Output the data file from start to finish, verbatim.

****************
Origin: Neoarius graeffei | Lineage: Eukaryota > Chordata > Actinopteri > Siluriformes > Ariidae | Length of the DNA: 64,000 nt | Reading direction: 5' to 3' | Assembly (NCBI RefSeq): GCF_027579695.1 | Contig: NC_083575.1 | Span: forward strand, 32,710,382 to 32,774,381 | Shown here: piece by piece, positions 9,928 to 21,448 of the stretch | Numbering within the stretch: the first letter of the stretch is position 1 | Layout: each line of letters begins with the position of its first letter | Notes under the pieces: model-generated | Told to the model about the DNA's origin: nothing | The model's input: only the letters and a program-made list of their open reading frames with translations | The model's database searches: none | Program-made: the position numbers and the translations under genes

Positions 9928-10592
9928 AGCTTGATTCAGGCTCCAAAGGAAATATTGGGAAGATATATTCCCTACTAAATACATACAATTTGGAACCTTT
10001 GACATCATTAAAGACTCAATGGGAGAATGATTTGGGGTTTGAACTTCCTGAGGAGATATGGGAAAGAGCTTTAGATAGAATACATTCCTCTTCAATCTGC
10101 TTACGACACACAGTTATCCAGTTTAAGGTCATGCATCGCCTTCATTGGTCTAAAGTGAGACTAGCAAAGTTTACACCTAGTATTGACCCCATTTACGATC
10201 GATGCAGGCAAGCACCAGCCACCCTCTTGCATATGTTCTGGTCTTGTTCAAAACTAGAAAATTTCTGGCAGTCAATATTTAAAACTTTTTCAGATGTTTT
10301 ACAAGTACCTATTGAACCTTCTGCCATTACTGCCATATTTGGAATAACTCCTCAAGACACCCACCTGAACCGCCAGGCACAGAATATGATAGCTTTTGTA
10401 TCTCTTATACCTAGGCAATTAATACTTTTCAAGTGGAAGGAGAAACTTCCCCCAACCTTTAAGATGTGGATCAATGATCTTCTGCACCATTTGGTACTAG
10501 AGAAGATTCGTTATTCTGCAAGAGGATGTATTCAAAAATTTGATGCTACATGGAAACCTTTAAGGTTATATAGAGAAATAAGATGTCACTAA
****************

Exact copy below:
Origin: Neoarius graeffei | Lineage: Eukaryota > Chordata > Actinopteri > Siluriformes > Ariidae | Length of the DNA: 64,000 nt | Reading direction: 5' to 3' | Assembly (NCBI RefSeq): GCF_027579695.1 | Contig: NC_083575.1 | Span: forward strand, 32,710,382 to 32,774,381 | Shown here: piece by piece, positions 9,928 to 21,448 of the stretch | Numbering within the stretch: the first letter of the stretch is position 1 | Layout: each line of letters begins with the position of its first letter | Notes under the pieces: model-generated | Told to the model about the DNA's origin: nothing | The model's input: only the letters and a program-made list of their open reading frames with translations | The model's database searches: none | Program-made: the position numbers and the translations under genes

Positions 9928-10592
9928 AGCTTGATTCAGGCTCCAAAGGAAATATTGGGAAGATATATTCCCTACTAAATACATACAATTTGGAACCTTT
10001 GACATCATTAAAGACTCAATGGGAGAATGATTTGGGGTTTGAACTTCCTGAGGAGATATGGGAAAGAGCTTTAGATAGAATACATTCCTCTTCAATCTGC
10101 TTACGACACACAGTTATCCAGTTTAAGGTCATGCATCGCCTTCATTGGTCTAAAGTGAGACTAGCAAAGTTTACACCTAGTATTGACCCCATTTACGATC
10201 GATGCAGGCAAGCACCAGCCACCCTCTTGCATATGTTCTGGTCTTGTTCAAAACTAGAAAATTTCTGGCAGTCAATATTTAAAACTTTTTCAGATGTTTT
10301 ACAAGTACCTATTGAACCTTCTGCCATTACTGCCATATTTGGAATAACTCCTCAAGACACCCACCTGAACCGCCAGGCACAGAATATGATAGCTTTTGTA
10401 TCTCTTATACCTAGGCAATTAATACTTTTCAAGTGGAAGGAGAAACTTCCCCCAACCTTTAAGATGTGGATCAATGATCTTCTGCACCATTTGGTACTAG
10501 AGAAGATTCGTTATTCTGCAAGAGGATGTATTCAAAAATTTGATGCTACATGGAAACCTTTAAGGTTATATAGAGAAATAAGATGTCACTAA